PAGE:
Of note, a rapid hyponatremia correction may lead to complications [34]. In severely symptomatic acute hyponatremia, a rapid correction with 100 mL intravenous (IV) bolus with 3% sodium chloride [31] is either repeated based on the persistence of symptoms [27], or given up to a 5 mmol/L sodium increase over 1–4 h is reached [6]. In cases of mild-to-moderate hyponatremia with symptoms, a slow infusion of 3% sodium chloride should be administered after calculation of the sodium deficit and frequently monitored [27].
One of the few recent studies prospectively investigating whether hypertonic saline is best administered as a slow continuous infusion (SCI) therapy or a rapid intermittent bolus (RIB) therapy for symptomatic severe hyponatremia is the SALSA study [35]. The primary outcome was an “overcorrection” at any given period, defined as increase in the serum Na+ level by >12 or 18 mmol/L within 24 or 48 h, respectively. The results showed that both RIB and SIC therapies of hypertonic saline for treating hyponatremia were effective and safe, with no difference in the need for overcorrection. However, RIB had a lower incidence of therapeutic re-lowering treatment and tended to have a better efficacy in achieving serum Na+ within 1 h compared to SCI. Overall, the results showed that the rapid intermittent administration of hypertonic saline is the preferred treatment of symptomatic hyponatremia, which is consistent with the current consensus guidelines.
Less aggressive treatment is certainly administered in asymptomatic chronic hyponatremia; if hypovolemic, an isotonic sodium chloride fluid without diuretics should be administered and, if euvolemic, it should be restricted up to 1-L of daily fluid. In hypervolemia, the underlying cause should be treated restricting salt and fluids, and diuretics should be regularly used.
Within therapies for chronic non-severe hyponatremia, oral urea as an oral osmotic diuretic that increases urinary water excretion appears to be a very effective and safe treatment for the prevention of possibly associated morbidity and mortality [36]. Since, it has been tolerated poorly due to its taste, there are newer, proven safe and efficient, oral American formulations enhancing its palatability [37]. The dose of oral urea is 0.25–0.5 g/kg/day and it should be increased in cases of a higher urine osmolality, usually >30 g/day [38].
Although there is still no RCT on the treatment of severe chronic hyponatremia <120 mEq/L, we suggest a slow 3% IV saline (15–30 mL/h) administration, even in asymptomatic patients with a regular follow up to prevent ODS [39].
In specific patients with hypokalemia, alcoholism, malnutrition, liver disease [40], and at high-risk for osmotic demyelination syndrome (ODS), a sodium correction should be limited up to 8 mEq/L, in the averaged-risk patients up to 10 mEq/L, and up to 12 mEq/L for 24 h in others. Serum sodium should be measured every 4–6 h, and if the increase has reached 8 mEq/L (8 mmol/L) in the first 12 h, measures to prevent a further increase should be instituted by matching urine output with 5% dextrose in water. When desmopressin (dDAVP) is used to avoid an overly rapid correction, the recommended dose is 2–4 μg parenterally every 6 to 8 h. If an inadvertent overcorrection has occurred, there is a window of opportunity to again decrease the serum sodium levels using dDAVP to prevent brain lesions [13].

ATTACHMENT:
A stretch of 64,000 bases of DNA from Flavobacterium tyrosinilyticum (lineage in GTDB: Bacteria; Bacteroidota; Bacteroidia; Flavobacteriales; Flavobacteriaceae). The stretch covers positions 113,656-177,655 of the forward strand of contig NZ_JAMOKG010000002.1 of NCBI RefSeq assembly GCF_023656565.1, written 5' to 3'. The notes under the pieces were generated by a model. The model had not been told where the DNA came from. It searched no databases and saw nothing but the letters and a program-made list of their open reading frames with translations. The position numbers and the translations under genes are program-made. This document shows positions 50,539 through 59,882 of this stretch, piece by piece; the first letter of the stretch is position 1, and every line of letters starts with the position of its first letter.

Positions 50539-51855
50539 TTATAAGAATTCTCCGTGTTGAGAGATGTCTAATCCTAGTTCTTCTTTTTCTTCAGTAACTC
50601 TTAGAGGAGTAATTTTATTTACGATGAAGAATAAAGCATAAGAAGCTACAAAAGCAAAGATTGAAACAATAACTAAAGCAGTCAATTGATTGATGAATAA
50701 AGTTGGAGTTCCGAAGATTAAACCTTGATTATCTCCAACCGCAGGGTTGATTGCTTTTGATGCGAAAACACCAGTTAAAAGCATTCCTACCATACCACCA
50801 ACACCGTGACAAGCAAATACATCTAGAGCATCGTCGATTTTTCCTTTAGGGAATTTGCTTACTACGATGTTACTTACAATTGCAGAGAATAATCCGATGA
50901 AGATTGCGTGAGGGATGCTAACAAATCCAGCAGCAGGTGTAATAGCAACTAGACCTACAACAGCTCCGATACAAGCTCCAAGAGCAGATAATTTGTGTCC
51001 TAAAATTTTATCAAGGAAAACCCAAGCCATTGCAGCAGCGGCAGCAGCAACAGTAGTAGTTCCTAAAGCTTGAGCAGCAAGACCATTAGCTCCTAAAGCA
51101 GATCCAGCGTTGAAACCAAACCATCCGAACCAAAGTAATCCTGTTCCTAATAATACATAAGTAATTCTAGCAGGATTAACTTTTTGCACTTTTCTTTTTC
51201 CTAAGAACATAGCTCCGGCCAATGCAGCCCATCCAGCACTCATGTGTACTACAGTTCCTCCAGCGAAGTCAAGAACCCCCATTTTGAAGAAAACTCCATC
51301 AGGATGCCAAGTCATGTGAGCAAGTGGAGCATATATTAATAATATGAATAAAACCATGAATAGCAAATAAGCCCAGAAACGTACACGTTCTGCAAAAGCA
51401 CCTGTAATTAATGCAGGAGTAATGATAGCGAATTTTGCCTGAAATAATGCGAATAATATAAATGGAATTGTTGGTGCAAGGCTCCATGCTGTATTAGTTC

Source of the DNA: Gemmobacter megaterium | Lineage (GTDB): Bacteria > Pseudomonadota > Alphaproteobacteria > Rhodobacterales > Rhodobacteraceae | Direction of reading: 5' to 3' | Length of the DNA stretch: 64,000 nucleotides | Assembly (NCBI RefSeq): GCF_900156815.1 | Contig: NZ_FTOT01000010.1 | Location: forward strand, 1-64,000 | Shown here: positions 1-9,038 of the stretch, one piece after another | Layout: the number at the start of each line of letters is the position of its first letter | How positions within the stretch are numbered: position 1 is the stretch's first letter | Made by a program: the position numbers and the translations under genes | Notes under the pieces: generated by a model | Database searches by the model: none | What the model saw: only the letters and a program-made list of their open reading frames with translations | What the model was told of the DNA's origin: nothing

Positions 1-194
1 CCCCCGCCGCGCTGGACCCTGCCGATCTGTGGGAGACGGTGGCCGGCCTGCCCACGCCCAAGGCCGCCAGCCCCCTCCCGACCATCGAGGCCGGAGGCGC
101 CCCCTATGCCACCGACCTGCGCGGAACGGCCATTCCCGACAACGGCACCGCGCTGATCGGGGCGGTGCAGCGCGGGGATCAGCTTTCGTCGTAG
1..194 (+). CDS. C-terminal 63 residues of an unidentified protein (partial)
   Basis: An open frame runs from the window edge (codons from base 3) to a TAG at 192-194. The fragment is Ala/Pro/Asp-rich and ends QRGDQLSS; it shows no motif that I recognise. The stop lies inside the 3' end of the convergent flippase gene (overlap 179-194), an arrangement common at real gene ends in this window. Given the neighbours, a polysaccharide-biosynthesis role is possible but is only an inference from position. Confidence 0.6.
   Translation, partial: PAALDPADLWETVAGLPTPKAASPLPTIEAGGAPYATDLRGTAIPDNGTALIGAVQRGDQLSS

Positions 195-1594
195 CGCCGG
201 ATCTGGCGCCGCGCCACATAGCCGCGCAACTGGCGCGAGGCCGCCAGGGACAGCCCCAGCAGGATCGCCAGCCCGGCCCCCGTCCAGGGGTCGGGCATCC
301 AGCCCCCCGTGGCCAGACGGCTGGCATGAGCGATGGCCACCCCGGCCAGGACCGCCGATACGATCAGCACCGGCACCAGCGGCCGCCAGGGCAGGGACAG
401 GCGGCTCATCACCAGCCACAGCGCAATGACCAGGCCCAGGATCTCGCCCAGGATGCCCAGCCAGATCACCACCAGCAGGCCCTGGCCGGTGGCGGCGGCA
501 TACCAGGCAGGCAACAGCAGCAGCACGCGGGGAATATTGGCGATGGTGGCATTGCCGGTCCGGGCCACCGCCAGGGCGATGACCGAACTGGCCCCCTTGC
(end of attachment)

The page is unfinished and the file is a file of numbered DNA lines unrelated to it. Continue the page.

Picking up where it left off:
Particularly in the case of combined hyponatremia and hypokalemia, it should be remembered that the primary mechanism of the hyponatremia in that situation is that potassium depletion results in a shift of sodium into the cell with a commensurate exit of potassium from the cell into the extracellular fluid. The reverse process occurs during potassium repletion. Treating the hyponatremia with saline and the hypokalemia with potassium infusions simultaneously risks an “overshooting” of the plasma sodium increase, with dangerous hypernatremia as a consequence and risk of ODS [41].
In patients with normovolemic hypotonic hyponatremia, fluids should be restricted. Malnourished SIADH patients should be put on a high protein diet, taking into account the needed solute load and consequently more free-water renal removal. SIADH hyponatremia patients usually have sodium levels <135 mEq/L with serum osmolality <280 mOsm/kg, urinary sodium levels >20 mMol/L, and urine osmolality >100 mOsm/L [42]. Here, the underlying cause of SIADH should be corrected and fluids restricted, while in hypervolemic hyponatremia, fluid restriction as well as a low salt diet should be prescribed [43].